*On Bloomberg and Racial Profiling. Why did Bloomberg act as if a federal judge had stopped and frisked him in a ruling last week? Rita, again, eagerly referring to "Giuliani's well known tough-on-crime" positions, says that stop-frisks have helped reduce the murder rate by 80 percent since 1990. Bloomberg is only trying to seize guns from people who are walking in high crime neighborhoods. Shrum replies that crime started coming down when Mayor Dinkins started hiring more cops and that Giuliani did not have a stop-frisk program. Also: "it was breathtakingly arrogant to personalize the federal decision by saying that cops would die as a result" of the judge.

Host: Indeed, Bloomberg's rebuttal is an example of rooster-dawn thinking since there's no serious data linking stops and murders -- e.g., the number of stops has fallen from 800,000 down to an annualized 500,000 yet crime has continued uninterrupted its decline. And even if profiling young minority men reduced crime, so would chopping off hands but we don't do that. How can 40 years behind bars be defended for a young mother carrying a few grams of crack cocaine?

Nor has the Mayor offered any serious constitutional arguments against the judge's ruling that his program violated both the 4th and 14th amendments.

*On NSA/Obama/Snowden III. We listen to Obama saying, accurately though defensively, that he had ordered a review of the NSA metadata program before Snowden's leaks. Should we mend or end these programs?

Says Bob: If the "needle in the haystack is stopping even one 9/11 that could transform the country and the world, it's worth it." He adds that we should allow adversarial pre-warrant proceedings in FISA courts and be more transparent to congressional intelligence committees but also concludes that Snowden put American lives at risk and hurt our relations with allies.

Rita adds that keeping such information in private telecommunications firms rather than the NSA would just add another layer of bureaucracy in case of a crisis. She doesn't like the inconvenience of lines at TSA metal detectors but urges that we err on the side of security in all matters dealing with potential terrorism. (Which is not cost-free. Ted Koppel last week wrote a WSJ piece about how much it harmed America when our leaders overreact to all acts or threats of terrorism (see Iraq and Afghanistan.)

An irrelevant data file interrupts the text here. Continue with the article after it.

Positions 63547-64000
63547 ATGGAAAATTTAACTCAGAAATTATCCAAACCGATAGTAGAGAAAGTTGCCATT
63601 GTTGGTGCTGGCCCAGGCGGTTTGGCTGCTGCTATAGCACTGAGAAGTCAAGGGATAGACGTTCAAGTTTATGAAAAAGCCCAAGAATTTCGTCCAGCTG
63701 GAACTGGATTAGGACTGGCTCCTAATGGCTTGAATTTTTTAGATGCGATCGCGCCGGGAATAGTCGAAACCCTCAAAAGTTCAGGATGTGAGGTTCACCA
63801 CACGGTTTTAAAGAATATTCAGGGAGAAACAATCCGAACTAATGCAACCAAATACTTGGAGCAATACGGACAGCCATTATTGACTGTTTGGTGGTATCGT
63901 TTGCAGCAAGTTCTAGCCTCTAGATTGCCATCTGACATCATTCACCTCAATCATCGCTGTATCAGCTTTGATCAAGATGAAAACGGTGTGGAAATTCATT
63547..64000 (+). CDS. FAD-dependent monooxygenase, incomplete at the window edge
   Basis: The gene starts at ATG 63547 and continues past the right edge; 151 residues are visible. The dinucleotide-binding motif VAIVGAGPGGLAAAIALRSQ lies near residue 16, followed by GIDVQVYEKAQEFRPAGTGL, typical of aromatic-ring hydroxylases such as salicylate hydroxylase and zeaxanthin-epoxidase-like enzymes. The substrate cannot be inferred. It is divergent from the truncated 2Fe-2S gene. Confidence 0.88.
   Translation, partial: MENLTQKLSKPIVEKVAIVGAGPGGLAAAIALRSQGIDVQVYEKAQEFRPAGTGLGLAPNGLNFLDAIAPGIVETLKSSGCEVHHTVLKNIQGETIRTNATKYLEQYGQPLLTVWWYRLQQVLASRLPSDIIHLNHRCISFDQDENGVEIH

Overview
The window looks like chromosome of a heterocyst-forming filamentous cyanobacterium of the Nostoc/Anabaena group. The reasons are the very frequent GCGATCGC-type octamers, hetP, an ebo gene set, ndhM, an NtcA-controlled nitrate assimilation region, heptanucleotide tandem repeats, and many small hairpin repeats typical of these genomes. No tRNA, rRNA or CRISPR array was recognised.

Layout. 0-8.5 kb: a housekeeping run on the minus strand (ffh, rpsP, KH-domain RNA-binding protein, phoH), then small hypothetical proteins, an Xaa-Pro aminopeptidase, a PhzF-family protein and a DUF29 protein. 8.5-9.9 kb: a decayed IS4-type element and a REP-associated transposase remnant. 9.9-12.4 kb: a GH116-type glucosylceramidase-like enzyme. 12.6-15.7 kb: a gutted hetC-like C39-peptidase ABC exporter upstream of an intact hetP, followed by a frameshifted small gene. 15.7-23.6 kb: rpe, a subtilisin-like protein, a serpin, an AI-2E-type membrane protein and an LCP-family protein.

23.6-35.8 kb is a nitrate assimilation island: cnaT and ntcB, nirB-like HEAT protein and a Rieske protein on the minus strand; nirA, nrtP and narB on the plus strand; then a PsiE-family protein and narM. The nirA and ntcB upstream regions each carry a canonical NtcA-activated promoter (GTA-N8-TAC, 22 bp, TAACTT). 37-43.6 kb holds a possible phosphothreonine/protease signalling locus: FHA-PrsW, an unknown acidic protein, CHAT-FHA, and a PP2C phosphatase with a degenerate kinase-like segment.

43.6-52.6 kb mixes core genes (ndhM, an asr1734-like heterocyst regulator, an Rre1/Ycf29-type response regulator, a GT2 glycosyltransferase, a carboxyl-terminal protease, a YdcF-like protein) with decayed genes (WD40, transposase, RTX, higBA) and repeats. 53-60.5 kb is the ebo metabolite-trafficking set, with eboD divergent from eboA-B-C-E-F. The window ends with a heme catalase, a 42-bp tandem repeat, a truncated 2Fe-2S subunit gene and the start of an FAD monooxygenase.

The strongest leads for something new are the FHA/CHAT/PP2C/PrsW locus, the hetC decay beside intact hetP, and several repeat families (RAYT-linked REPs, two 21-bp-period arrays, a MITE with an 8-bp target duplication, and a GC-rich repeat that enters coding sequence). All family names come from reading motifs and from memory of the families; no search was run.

*Quick Takes: Three issues produce a beyond left-right consensus.

First, is it illegal or unethical for an employer to fire an attractive long-time female assistant because he worried about having an affair with her? An Iowa court upheld the right of a dentist to do this. Our panel is unsure what the law should do but agree that it's ethically wrong for an employer to hire or then fire anyone because of looks alone.

Second, pick-your-poison? They agree that the President has no good choices in Egypt now that there's a Tiananmen Square-level confrontation between the Military and Muslim Brotherhood. Reading between the lines, however, neither seems willing to break just now with the un-elected brutal military government because of larger security issues with Iran, Israel and terrorism.

Third, there is no support for a complete boycott or shift of the 2014 Winter Olympics because of a new Russian law that encourages violence against the LGBT community. Shrum sees the best revenge like in 1936 when Jesse Owens went to the Summer Olympics and won gold, infuriating Hitler.